‘The Walking Dead’ Producer: “Nobody Is Truly Safe”

After an overwhelming loss that claimed the lives of ten victims, The Walking Dead reminded [...]

After an overwhelming loss that claimed the lives of ten victims, The Walking Dead reminded viewers no one is truly safe — not even Kingdom "prince" Henry (Matt Lintz), son of Carol (Melissa McBride) and King Ezekiel (Khary Payton), who appeared to serve as a replacement for the killed-off Carl (Chandler Riggs).

"It's a huge decision for [showrunner Angela Kang] and the writers, for any staff on the show," executive producer Denise Huth told Digital Spy. "Henry was tough. It was a hard one. Obviously for Carol and Ezekiel, that's going to be a huge thing for them to have to deal and grapple with."

"There was a lot of speculation and talking among ourselves of, 'Who's going to fill the void that Carl left?' and Henry was part of that," she said. "But I also think Judith (Cailey Fleming) is a huge part of that as well. And there's no set path on how we're going to interpret the comic books."

Indeed, Kang has embraced the prominent beats of creator Robert Kirkman's comic books even as the show strays further from its source material, positioning characters like Ezekiel and Rosita (Christian Serratos) for near-unpredictable stories in Season Ten now that they've outlived their comic book counterparts.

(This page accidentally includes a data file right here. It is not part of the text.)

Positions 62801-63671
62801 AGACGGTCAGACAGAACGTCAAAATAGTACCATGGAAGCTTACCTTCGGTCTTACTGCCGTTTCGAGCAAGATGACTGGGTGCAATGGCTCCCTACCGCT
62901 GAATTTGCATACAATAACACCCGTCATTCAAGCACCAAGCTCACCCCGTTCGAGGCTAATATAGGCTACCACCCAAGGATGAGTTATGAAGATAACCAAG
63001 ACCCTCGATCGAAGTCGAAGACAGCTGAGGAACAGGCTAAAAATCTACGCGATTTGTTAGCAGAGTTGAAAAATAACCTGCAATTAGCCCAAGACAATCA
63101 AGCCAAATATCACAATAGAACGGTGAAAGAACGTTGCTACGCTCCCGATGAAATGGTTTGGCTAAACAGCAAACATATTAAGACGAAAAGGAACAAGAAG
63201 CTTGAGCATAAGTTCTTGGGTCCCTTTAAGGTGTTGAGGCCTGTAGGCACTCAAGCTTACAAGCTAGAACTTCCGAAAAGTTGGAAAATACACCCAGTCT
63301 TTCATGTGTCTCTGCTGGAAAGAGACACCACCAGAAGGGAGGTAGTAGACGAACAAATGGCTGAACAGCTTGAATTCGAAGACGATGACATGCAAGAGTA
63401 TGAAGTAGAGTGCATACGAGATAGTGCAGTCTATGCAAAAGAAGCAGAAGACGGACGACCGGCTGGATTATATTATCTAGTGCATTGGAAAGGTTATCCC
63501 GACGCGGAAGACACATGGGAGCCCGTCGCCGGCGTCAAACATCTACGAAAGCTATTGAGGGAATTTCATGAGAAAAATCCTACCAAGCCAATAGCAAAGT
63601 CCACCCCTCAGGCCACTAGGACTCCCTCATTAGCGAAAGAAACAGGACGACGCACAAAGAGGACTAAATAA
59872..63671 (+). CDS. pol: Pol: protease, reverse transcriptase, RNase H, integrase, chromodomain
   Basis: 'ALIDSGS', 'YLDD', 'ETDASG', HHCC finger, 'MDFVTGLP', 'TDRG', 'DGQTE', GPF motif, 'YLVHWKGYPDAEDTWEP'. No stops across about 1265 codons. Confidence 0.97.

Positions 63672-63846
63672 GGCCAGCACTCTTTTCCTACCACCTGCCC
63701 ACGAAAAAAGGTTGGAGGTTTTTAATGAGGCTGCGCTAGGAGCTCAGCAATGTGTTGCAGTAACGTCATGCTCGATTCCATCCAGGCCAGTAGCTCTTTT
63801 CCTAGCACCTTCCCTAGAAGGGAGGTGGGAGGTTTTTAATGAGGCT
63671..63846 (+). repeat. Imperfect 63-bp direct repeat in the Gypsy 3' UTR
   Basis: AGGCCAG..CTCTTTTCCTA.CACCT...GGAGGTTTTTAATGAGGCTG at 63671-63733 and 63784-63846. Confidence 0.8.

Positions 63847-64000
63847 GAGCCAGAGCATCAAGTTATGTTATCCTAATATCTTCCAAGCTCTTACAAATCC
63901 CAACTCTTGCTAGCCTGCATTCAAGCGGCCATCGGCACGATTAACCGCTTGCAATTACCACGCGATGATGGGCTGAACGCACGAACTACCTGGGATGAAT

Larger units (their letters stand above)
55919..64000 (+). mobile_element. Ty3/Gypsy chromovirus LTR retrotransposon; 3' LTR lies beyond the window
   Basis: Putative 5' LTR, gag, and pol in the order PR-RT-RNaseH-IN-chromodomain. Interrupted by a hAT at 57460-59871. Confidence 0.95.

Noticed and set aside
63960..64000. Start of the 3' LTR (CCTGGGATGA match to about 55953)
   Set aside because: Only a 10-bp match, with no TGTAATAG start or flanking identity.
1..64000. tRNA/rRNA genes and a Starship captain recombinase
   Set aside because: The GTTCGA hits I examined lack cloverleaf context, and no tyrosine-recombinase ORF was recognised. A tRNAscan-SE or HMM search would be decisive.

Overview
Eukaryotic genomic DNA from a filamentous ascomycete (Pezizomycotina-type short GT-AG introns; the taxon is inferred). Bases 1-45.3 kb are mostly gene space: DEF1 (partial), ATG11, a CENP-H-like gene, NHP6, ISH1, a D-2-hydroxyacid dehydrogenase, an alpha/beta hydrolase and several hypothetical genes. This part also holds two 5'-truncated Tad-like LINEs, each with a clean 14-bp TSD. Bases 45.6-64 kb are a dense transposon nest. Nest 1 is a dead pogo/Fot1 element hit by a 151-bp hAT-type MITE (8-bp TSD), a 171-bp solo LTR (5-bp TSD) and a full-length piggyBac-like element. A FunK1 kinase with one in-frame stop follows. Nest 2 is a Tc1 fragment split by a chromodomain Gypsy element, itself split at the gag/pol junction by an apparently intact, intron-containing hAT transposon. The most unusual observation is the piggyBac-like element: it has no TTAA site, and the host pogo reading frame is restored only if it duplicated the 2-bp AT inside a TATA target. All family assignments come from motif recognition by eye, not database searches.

Kirkman "has laid this great foundation but the show — partly because of creative, partly because of practical decisions of when people come and go — has changed so dramatically," Huth said.

Henry received Carl's comic book girlfriend, former Whisperer Lydia (Cassady McClincy), but unlike the books, the relationship ended in tragedy when Lydia's mother, Alpha (Samantha Morton), targeted Henry for his actions that disrupted the Whisperers' way of life.

"It's a huge shock and a huge loss, and it changes everything," Huth said. "It changes Carol for sure and Ezekiel. Nobody is truly safe. And even when you think you can keep your child safe in this world, there is no guarantee of that.

"Carol has seen so many kids die, going back to her own daughter Sophia (Madison Lintz) in Season Two [but] Carol in Season Two is not the same Carol in Season Nine. I think the reaction and how she deals with [Henry's death] will be very interesting to see."

In turn, Henry's death belongs to "part of what drives the decision" behind propelling Carol into another story ahead of Season Ten.

"So much of it is, 'What story will this create?'" Huth said. "It's not just for the sake of, 'Oh, this is a big shocking moment from the comics.' It's, 'Who goes and what will that generate story-wise for the characters who are left behind?'"

Audiences will learn how Carol and Ezekiel deal with Henry's death when The Walking Dead premieres its season finale Sunday at 9/8c on AMC.


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